Fighting with the Sky

Amelia Earhart [Feminist Flashback Friday]

Posted on: August 14, 2009

Feminist Flashback Friday is a feature that focuses on a feminist piece of history every Friday. This “piece of history” can be a person, event, character, movie, tv show, etc. The goal of Feminist Flashback Friday is to help connect the past (whether in historical events or entertainment or what have you) with the present and on to the future.


Amelia Earhart (July 24, 1897 – missing July 2, 1937, declared dead January 5, 1939)

Amelia Earhart: aviatrix, writer…feminist icon?

Everyone knows about Amelia Earhart’s attempt to circumnavigate the wold and her disappearance. Not as well known (despite the numerous biographies) is the feminist role model side of Earhart…other than just being the first women to do stuff (I don’t mean to sound flippant here, this is really important and I will get into it later).

Amelia’s mother raised her and her sister to not be “nice little girls.” They played outside and wore bloomers unlike the other girls in their area. She was the adventurous type who would much rather be outside. Her first experience with flying was when she secured a ramp to the top of the family toolshed, went off it in a sled, and came out of it with a “sensation of exhiliration.”

When she first started flying, she had to work to save the $1000 for flying lessons. At first, seasoned pilots critiqued her flying skills, but she was determined. She continued training and honing her skills as a pilot. She gradually gained the respect of fellow pilots after years of proving herself. She eventually became the first president of The Ninety-Nines, an organization of female pilots.

Did you know that Amelia Earhart was also a writer? She wrote numerous books about her flying experiences. She was also an associate editor at Cosmopolitan magazine (isn’t that weird, in a good way?). She used this platform to campaign for greater public acceptance of aviation, especially for women entering the field.

She was the frist woman to go on a solo flight across North America and back in August 1928. She was the first woman to complete a solo flight across the Atlantic Ocean in May 1932. At this point she was gaining national fame. She used her notority as a platform for increasing the awareness of women in aviation.

She did eventually marry a man named George P. Putnam. She described her marriage as a “partnership” with a “dual control.” She demanded respect from her husband.

In 1937, she was the first to attempt to circumnavigate the globe. Sadly, her plane disappeared towards the beginning of the journey around Howland Island.

Amelia Earhart was an advocate for women’s issues, especially surrounding women in aviation. She was the first woman to solo fly acorss the Atlantic, the first woman to recieve the Distinguished Flying Cross, the first president of The Ninety-Nines, the first to attempt to circumnavigate the globe. She was a powerful woman who wasn’t afraid to reach for her dreams and didn’t back down.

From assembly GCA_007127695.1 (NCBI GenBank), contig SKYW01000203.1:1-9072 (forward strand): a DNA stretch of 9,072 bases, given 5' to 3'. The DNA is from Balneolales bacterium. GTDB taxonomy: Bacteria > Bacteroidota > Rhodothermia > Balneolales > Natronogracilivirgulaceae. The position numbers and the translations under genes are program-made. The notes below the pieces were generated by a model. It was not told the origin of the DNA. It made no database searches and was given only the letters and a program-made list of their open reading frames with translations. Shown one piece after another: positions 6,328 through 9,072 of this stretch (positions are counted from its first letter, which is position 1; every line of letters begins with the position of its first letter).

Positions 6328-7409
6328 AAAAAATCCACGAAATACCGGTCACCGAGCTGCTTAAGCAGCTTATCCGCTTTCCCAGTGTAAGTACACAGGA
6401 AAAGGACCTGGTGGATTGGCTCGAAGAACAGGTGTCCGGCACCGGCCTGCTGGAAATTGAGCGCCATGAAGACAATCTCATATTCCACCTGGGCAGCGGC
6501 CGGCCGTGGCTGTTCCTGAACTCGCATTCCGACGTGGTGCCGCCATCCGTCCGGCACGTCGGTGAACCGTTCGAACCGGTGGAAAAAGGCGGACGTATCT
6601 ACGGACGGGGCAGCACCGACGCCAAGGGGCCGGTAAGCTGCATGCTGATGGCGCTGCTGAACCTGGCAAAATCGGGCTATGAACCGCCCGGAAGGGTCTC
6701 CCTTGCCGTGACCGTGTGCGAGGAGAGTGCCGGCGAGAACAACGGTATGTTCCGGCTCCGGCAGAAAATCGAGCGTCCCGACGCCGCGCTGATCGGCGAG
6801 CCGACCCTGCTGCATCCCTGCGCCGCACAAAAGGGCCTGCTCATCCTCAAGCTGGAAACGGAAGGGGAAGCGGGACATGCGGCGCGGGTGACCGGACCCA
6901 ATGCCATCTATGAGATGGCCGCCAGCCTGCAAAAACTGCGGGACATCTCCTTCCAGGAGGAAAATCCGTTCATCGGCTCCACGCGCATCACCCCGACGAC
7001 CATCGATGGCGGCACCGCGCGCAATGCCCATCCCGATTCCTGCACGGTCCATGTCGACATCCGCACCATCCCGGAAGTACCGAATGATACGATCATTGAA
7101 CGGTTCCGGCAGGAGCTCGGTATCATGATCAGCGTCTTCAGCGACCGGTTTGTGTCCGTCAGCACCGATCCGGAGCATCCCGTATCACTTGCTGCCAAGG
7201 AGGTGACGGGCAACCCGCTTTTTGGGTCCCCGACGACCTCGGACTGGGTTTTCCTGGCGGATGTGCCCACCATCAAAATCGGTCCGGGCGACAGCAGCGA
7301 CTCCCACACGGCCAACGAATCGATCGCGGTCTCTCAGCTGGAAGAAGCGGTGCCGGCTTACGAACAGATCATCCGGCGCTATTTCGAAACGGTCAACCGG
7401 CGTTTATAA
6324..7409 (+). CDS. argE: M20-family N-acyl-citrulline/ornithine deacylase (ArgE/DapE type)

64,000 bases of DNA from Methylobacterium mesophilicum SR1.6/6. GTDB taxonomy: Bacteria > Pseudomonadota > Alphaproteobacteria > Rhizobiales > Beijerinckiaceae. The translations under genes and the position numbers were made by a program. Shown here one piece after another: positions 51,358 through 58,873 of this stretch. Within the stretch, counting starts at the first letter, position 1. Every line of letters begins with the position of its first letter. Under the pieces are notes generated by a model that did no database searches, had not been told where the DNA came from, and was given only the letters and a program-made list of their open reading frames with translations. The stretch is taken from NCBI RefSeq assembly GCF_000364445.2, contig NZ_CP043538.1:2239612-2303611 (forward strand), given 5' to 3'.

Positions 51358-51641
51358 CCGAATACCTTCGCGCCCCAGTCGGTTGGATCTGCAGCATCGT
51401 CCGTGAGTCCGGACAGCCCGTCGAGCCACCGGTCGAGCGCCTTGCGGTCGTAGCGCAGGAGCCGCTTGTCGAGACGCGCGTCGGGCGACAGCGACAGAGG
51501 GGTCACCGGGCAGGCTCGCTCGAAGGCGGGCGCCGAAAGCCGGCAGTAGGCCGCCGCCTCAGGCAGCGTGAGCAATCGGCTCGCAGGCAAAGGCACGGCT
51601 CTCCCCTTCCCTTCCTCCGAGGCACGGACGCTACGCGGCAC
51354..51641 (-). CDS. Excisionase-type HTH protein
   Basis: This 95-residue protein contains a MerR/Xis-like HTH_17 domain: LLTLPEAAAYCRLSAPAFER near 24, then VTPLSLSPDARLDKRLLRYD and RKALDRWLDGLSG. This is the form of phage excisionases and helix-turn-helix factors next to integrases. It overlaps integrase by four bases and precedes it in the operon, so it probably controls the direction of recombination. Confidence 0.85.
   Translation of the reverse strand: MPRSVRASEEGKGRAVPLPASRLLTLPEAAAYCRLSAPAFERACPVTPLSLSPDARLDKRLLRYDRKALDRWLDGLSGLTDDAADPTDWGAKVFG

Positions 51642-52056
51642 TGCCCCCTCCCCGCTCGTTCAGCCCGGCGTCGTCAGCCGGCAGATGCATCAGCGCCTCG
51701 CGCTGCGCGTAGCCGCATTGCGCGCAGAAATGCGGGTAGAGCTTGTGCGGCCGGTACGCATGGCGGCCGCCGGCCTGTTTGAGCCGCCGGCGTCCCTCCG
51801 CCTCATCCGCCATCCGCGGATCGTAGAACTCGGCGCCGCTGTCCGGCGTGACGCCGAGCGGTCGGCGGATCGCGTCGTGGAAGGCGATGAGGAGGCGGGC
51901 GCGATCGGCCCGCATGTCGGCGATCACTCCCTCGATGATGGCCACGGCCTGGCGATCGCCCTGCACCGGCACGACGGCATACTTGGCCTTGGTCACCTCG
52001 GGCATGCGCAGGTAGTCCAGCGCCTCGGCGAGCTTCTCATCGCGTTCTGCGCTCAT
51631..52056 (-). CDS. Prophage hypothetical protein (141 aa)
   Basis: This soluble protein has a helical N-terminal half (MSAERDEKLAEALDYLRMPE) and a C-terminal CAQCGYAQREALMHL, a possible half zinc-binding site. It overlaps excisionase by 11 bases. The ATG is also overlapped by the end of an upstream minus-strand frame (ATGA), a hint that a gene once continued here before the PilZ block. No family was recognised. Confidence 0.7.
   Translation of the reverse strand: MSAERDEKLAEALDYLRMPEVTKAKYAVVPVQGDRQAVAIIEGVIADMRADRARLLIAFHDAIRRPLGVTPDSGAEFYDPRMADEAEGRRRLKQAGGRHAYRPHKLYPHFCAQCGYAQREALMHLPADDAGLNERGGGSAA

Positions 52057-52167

Even today (as of 2006), only 6% of civilian pilots were women (Wikipedia). Aviation is still a field that is hard for women to break in to. But it’s great that there is this role model, not only in the field of aviation, but for all women reaching for their dreams. Sadly, I don’t think Amelia Earhart would be as remembered and well-known (despite her numerous achievements) today if she had not disappeared, never to be seen again. But just because her fame comes from these unfortunate circumstanes does not mean that she can’t be a feminist icon.

I honestly did not know a whole lot about the life of Amelia Earhard before I started doing research or this post (most of which was done on Wikipedia). I knew she was a feminist icon, but now I want to do even more research and read some biographies of her. There is even a biopic coming out soon about the life of Amelia Earhart (starring Hillary Swank, who is amazing). Here is a trailer for it, it looks really good:

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1 Response to "Amelia Earhart [Feminist Flashback Friday]"

I did a report on her as a kid and ever since then I've had a mild obsession with anything Earhart! Recently some evidence has surfaced that gives more insight into her disappearance. It's really spooky stuff to me because I can imagine being stranded on an island where no ones knows your whereabouts and dying of starvation/thirst there. I definitely think she's a great woman's icon and love reading about her strong spirit.

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